Toyota sold large numbers of vehicles that were defective because they could accelerate without warning and hid complaints about the issue from federal investigators and the public, two Northern Kentucky couples have alleged in a lawsuit.
The suit says a Boone County woman and a Grant County woman were hurt in accidents caused by stuck gas pedals in Toyotas.
The lawsuit, filed Wednesday in U.S. District Court in Covington, seeks certification as a class action. If that happens, many more people could join the lawsuit.
The suit might be the first filed in the federal courts' Eastern District of Kentucky — which includes Lexington — over the issue of Toyota accelerators sticking.
Last week, Toyota issued a global recall of nearly 4.6 million vehicles to fix a gas pedal that can stick when depressed. Some 2.3 million of those cars — including some of Toyota's best-selling models, such as the Camry and Corolla — are in the United States.
As part of the recall effort, Toyota halted production and sales of the eight recalled models. The production stop included a line that produces the Camry and Avalon at the company's Georgetown plant, its largest in North America.
The company announced this week that it had come up with a fix for the accelerator problem.
Other lawsuits have been filed against Toyota since the company issued the recall, including one filed Tuesday by civil action attorney Stan Chesley in Cincinnati.
Chesley filed the suit in Hamilton County Common Pleas Court on behalf of Hugh and Pamela Cox, the Cincinnati Enquirer reported. The lawsuit says Toyota should take over the couple's car payments because they can't drive their 2010 Camry and its value has plummeted because of the accelerator problem, the newspaper reported.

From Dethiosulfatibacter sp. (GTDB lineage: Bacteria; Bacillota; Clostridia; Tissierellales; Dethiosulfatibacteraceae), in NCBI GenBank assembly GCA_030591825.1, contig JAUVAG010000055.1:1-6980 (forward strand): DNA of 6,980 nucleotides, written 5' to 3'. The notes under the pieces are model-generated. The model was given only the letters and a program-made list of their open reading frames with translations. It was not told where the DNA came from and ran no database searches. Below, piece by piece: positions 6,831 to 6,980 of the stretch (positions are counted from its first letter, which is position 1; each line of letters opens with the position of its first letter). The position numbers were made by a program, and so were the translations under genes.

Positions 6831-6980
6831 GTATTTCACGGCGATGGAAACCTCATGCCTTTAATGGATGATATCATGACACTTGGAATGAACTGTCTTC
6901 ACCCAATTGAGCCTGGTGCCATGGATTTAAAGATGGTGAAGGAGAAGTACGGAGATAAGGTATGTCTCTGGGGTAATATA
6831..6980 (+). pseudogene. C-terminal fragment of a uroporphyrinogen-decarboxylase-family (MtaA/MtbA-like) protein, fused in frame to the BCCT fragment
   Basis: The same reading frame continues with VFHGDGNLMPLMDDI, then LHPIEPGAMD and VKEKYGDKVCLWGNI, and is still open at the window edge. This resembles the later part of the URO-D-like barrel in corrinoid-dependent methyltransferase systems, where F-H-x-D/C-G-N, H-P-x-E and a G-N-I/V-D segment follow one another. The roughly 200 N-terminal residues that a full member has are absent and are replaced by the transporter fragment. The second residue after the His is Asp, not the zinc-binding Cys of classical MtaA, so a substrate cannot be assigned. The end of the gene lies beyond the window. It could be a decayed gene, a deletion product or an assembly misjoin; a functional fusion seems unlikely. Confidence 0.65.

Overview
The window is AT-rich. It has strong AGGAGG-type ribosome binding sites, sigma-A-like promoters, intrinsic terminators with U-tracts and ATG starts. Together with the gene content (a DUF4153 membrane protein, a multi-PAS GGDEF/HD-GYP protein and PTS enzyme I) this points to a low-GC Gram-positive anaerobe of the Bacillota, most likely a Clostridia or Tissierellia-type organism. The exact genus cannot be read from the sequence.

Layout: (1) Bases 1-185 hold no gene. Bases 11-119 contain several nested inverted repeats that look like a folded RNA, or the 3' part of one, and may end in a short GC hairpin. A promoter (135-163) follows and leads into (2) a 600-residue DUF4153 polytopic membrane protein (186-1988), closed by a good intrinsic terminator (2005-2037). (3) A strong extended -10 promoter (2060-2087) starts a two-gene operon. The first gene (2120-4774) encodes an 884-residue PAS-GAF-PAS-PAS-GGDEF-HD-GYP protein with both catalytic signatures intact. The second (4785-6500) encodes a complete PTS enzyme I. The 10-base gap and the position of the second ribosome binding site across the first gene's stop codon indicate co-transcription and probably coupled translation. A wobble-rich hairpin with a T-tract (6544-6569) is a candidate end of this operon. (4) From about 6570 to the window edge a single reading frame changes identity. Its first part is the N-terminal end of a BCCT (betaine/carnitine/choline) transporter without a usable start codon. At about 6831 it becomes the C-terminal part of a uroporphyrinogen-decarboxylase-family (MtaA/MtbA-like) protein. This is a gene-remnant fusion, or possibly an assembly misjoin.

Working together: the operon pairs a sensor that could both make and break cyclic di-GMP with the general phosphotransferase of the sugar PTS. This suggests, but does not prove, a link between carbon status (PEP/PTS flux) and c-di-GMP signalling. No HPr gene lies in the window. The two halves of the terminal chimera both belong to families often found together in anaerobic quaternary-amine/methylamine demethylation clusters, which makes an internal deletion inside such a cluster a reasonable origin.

A spokeswoman for Toyota told the Herald-Leader that the company cannot comment on pending lawsuits.
The suit filed in Northern Kentucky on Wednesday names Toyota North America Inc., Toyota Motor Sales U.S.A. Inc. and Toyota Motor Corp. as defendants.
The plaintiffs are Tina and Fran Preedom of Grant County and Debra and Ron Poynter of Boone County.
The couples and their attorney, Eric Deters of Independence, could not be reached Wednesday.
However, the lawsuit says Debra Poynter was hurt in November while standing in front of a bank in Kenton County when the gas pedal on a 1994 Camry someone else was driving stuck. The car jumped onto the sidewalk and crushed Poynter against the bank, the lawsuit says.
Preedom was hurt in October when the gas pedal on her 2007 Tundra stuck, causing her to crash into an embankment, the lawsuit says.
The lawsuit does not specify how much the couples want in damages but says the "matter in controversy" is more than $5 million.
The lawsuit claims that in the 1990s, Toyota began installing an electronic accelerator system that does not have a mechanical tie between the gas pedal and throttle linkage, but rather is controlled by sensors and a control unit.
That "drive by wire" system is vulnerable to electronic interference and can have a problem with runaway acceleration, the lawsuit says.
"Runaway acceleration events almost always begin suddenly and without warning; the throttle opens so rapidly it is wide open before the driver has time to react; the automobile continues out of control despite desperate braking efforts by the driver; and, unless the driver manages to disengage the engine quickly, the likelihood of a catastrophic outcome is great," the lawsuit says.
The company did not include any sort of mechanical or electronic "failsafe" system to let drivers regain control of vehicles with a stuck gas pedal, even as complaints about the problem mounted, the lawsuit said.
After the federal government started an investigation of 2002 and 2003 model Camrys, Toyota said it had gotten 123 complaints that might relate to the "alleged defect," but "deceptively concealed" many other potentially relevant complaints because it didn't count some types of incidents, the lawsuit says.
The lawsuit also said Toyota's recent advisory that it had a fix for the gas pedal is "dangerously misleading" because it lures owners of newer models with low mileage into believing that there is little possibility of a catastrophic loss of control.